GABLE aims to create the first online video games service for youths with CP, which will be the hosting platform of games (exergames and non-exergames) focused on improving motor skills and visual-motor coordination for youths with CP. These games will leverage the latest advances in Computer Vision and image processing techniques, in order to improve accessibility. The platform will be constructed with social networking in mind, which will allow parents, care givers and patients to socialize in a common environment, to share experiences and advice, in an effort to provide the best care for CP patients. Caregivers would also be able to share best practices and lessons learned among themselves, which will help them provide a better service across Europe and beyond.
GABLE was born out of the idea that there is little or no help for youths with CP to play games specifically suited for their disability, while motivating them to play more and helping to rehabilitate their motor and motor-visual skills, and at the same time, introducing them to multiplayer/online gaming that would improve their social skills, and by extension, their social inclusion among their peers. Looking at the research done into these problems, we have seen that only baby steps have been made in an attempt to solve them. Several isolated demonstrations, in a research environment, have shown that there is great potential in exergames to be used as rehabilitation tools3,4,5, while others have shown that multiplayer can bring about social interaction leading to an improvement of social skills for disabled patients.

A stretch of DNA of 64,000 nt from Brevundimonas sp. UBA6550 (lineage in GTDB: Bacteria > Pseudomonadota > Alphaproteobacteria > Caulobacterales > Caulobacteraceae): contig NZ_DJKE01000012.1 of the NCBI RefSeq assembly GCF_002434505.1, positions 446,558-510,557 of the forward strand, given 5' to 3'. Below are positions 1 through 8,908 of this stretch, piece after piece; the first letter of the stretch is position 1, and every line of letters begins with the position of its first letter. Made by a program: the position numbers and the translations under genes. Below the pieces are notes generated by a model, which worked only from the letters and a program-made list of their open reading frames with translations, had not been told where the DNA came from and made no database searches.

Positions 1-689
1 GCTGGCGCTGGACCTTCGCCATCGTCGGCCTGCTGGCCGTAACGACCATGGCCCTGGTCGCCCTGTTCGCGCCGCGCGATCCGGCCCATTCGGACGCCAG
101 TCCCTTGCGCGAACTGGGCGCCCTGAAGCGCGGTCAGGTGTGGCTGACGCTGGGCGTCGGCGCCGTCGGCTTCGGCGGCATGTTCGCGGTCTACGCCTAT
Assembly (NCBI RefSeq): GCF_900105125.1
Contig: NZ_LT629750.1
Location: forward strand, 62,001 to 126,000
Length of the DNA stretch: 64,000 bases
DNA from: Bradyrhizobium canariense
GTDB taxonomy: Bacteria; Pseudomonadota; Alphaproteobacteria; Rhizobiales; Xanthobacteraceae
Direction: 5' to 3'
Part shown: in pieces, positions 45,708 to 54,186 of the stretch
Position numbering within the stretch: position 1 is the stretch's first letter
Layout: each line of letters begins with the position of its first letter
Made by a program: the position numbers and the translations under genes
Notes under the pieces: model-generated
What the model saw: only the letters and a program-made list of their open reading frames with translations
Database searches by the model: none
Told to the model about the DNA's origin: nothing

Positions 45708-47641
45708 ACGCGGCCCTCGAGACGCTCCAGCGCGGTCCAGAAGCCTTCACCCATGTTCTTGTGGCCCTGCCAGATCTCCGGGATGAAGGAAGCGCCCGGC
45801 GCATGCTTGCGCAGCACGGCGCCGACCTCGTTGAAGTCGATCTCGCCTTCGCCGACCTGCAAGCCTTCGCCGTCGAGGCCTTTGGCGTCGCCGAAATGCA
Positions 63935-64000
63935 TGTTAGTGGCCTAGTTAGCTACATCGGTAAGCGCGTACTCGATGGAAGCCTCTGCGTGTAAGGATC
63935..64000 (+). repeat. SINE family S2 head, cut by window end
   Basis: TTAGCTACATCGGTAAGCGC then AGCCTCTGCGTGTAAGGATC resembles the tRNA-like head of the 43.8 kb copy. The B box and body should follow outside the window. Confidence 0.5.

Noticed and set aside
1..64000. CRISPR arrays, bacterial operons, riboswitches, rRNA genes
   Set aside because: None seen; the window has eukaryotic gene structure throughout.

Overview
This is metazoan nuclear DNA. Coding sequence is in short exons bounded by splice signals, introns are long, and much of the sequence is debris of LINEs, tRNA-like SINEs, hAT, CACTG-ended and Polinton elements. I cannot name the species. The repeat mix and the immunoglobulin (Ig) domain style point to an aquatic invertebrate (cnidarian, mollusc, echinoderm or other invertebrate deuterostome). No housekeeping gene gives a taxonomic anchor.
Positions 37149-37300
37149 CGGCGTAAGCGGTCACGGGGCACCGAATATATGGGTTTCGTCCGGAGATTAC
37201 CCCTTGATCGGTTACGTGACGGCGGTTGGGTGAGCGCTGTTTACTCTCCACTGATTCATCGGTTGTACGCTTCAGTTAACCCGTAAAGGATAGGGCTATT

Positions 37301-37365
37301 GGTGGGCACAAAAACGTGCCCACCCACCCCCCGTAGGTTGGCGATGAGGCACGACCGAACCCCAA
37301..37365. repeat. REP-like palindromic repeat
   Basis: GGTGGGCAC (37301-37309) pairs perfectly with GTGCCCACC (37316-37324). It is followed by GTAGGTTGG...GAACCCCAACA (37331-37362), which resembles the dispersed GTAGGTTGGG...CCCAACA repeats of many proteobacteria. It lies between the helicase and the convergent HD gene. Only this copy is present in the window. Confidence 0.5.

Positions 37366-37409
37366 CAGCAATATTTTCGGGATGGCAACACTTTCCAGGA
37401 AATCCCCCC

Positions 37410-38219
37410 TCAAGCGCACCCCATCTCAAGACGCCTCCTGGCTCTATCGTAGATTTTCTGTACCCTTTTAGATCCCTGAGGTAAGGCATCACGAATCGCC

What GABLE wants to do is to create the first online platform for games for patients with CP, where they, and their care givers and parents, can have instant access to games, join a community of peers, and share their knowledge in order to provide the best possible help for all youth with CP.
The platform will be built around the idea that online or multiplayer games take advantage of the
motivational aspects of group activity, and can provide additional motivation and stimulate compared to single payer games. They are inherently promising for people with disabilities that are confined to their homes or care centres, so they have the potential to reach the widest audience. Online video games offer possibilities to reach out to people, as players have reportedly felt “more themselves” because they are not judged by their appearance, gender, age or, in this case, their disability7. The study shows that almost half of the players have met with online friends in real life, suggesting that online gaming is a social activity, or facilitates a social activity, and that many of them have developed long-lasting relationships with people they met online. The same behaviour has been seen in people with disabilities, where the freedom given by multiplayer/online games helped in developing meaningful relationships and builds a community outside the home.
We see no reason why the same concepts cannot be applied to youths with CP, albeit in a way that will be particular for them, taking into account the physical disabilities associated with CP.
|This project has received funding from the European Union’s Horizon 2020 research and innovation programme under grant agreement Nº 732363|